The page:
The Schedule A or Basic Engineering Design package refers to a completed process design package that includes all the necessary information required by an Engineering/Construction firm or Detail Engineering firm to perform the detail engineering of the plant (details such a structural steel supports, buildings, wiring, piping details, insulation, equipment vendor/model selection, etc.). PROCESS provides this package and is there to answer any questions the client or engineering firm might have to ensure a smooth transition into the detail engineering phase.

 

Process Integrity Oversight During Detail Engineering & Construction Phases

More and more, PROCESS is requested to remain on during the detail engineering and construction phases of projects for which we have performed the process design. In this oversight role, any process change requests are routed through our engineers for approval or comment. This helps ensure that the client understands what the impact may be on the process as changes and alternatives are suggested. Many times there is great pressure to hold down costs as the civil, mechanical, electrical, and instrumentation details of the plant are developed. The temptation to remove seemingly inconsequential process components can lead to off-spec product, inadequate throughput, high operating costs, etc. We are able to help prevent such problems simply by serving as the process integrity watchdog.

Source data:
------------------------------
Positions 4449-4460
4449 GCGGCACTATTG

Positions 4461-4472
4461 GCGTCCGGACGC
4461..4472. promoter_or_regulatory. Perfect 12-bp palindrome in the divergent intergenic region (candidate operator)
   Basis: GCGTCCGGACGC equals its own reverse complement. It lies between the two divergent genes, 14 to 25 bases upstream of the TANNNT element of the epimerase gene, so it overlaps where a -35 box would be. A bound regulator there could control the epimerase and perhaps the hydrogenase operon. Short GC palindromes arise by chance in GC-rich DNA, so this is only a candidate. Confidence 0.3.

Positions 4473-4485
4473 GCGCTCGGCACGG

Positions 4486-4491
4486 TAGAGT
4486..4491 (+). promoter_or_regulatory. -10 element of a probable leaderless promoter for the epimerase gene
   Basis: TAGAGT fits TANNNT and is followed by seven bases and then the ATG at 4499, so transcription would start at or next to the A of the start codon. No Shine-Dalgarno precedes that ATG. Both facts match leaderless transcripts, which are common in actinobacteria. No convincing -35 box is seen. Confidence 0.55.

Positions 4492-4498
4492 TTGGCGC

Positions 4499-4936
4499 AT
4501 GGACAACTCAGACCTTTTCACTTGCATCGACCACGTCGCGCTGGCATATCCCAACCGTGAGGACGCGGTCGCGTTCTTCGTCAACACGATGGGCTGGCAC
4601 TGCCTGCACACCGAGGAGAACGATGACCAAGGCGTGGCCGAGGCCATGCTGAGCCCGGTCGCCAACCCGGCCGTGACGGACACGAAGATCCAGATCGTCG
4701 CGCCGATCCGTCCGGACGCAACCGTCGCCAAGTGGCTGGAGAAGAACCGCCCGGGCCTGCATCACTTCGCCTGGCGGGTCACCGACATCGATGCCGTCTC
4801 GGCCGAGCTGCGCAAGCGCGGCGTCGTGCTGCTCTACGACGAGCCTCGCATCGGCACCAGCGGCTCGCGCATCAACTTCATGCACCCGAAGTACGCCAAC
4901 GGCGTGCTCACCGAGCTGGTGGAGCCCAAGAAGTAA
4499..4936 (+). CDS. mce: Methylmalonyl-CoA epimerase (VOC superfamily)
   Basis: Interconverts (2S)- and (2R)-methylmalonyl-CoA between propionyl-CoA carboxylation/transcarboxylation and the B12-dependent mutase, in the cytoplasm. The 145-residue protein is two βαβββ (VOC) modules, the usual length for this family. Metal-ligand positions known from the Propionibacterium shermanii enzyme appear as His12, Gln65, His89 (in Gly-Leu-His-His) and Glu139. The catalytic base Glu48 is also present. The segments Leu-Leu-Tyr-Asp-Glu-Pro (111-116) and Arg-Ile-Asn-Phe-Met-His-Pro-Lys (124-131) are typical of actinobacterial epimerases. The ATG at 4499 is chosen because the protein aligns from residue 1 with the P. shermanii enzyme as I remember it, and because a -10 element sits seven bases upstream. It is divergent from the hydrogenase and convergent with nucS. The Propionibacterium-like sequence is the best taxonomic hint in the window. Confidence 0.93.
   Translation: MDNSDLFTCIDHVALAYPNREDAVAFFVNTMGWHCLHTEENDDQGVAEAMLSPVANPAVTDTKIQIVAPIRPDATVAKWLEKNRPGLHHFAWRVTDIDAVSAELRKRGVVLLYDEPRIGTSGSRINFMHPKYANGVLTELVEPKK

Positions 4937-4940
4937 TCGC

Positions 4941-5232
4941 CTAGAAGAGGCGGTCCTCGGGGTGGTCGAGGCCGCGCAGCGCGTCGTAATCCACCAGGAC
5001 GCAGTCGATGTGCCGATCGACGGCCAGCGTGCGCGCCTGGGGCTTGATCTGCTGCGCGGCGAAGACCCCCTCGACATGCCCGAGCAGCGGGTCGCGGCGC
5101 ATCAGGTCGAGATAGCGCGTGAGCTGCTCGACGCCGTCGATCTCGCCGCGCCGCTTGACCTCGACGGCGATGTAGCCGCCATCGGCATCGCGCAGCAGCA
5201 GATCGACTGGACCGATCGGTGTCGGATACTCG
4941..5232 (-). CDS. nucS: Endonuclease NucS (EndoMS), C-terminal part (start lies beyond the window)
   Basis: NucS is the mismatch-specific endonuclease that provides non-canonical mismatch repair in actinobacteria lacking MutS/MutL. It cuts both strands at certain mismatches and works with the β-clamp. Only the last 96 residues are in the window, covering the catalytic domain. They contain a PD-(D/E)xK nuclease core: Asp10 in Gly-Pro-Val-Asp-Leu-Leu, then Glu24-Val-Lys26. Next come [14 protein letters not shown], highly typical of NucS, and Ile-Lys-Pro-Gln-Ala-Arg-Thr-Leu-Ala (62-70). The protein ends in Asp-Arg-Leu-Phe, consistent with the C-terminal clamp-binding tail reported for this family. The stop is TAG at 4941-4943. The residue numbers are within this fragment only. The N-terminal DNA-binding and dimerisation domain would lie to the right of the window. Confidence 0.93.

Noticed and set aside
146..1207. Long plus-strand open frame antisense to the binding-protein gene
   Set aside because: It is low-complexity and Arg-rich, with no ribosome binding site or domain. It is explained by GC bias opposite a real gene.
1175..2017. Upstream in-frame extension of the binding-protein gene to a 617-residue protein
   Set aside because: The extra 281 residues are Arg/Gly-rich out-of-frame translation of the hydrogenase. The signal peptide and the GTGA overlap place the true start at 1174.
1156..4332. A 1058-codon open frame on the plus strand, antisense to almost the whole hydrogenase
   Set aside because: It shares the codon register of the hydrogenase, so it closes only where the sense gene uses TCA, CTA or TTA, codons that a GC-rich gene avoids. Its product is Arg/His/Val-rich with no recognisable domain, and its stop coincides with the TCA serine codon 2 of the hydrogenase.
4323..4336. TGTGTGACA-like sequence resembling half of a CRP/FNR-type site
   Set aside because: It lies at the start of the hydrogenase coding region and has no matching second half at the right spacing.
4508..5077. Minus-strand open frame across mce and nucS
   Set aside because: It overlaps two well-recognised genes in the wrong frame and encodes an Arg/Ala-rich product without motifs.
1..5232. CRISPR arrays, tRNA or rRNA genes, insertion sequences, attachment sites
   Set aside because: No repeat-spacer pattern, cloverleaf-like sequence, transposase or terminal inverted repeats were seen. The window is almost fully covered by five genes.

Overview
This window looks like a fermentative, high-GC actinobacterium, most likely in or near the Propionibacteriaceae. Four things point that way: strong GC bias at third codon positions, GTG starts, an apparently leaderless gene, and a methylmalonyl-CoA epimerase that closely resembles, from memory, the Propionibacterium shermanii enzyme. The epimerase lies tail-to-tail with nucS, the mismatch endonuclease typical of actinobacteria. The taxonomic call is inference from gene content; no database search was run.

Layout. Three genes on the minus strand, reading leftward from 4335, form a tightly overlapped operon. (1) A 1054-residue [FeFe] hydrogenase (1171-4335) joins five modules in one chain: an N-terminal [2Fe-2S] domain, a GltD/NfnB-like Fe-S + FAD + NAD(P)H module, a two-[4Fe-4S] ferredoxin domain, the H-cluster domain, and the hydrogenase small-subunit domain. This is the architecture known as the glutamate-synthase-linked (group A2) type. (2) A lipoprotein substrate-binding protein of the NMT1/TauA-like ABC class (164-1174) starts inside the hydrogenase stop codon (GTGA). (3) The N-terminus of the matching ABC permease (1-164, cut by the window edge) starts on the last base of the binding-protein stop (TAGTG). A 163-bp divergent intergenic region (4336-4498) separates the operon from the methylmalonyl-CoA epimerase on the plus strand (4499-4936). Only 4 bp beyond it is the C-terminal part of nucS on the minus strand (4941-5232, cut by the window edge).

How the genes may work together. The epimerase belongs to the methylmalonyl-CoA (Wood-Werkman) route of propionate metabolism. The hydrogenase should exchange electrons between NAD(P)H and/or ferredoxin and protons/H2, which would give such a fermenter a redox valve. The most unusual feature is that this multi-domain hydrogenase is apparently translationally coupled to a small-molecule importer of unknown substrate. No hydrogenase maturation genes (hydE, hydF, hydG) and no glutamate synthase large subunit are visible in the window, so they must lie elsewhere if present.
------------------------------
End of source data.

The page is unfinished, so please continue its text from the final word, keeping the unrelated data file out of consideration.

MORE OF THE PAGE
In addition, many times PROCESS is asked to provide vendor technical and cost proposal evaluations to assist the client in making the best technology selection possible. Since we are not aligned with any equipment companies, we provide these services in a completely objective manner and make what we feel is the best recommendation based solely upon the technical and economic aspects of the options.

 

Process Technical and Economic Evaluations

We are often called upon by clients to evaluate process options aimed at achieving one or more specific goals. These goals run the gamut from improved throughput, quality, or consistency, to emissions reduction, energy recovery, or waste minimization. In such cases we begin by determining the current state of the process. This is done through a series of interviews and discussions with the client's technical, engineering, and plant operating personnel. Additionally plant process data is collected in various forms, some of which include P&IDs, batch sheets, DCS data logs, heat and material balance information (if it exists), operation logs, etc. Our engineers then begin to analyze the situation via experience, calculations, simulation techniques, and consultation with other engineers at PROCESS as needed. The outcome is a technical engineering critique of the current process with a focus on the areas which need the most improvement. The economic cost implications of the current process are modeled to establish the baseline from which all potential improvements will be evaluated. Many times we are asked to further identify viable technical options and provide an economic comparison between them. Based on technical process option merits, economic cost implications (capital/operating, fixed/variable), and our experienced based evaluation of the relative suitability of each process option, a final solution is recommended. Although more detailed engineering effort is required to make the best option a tangible operational solution, our clients can do so with confidence knowing they have made an intelligent, thorough, systematic, and informed decision.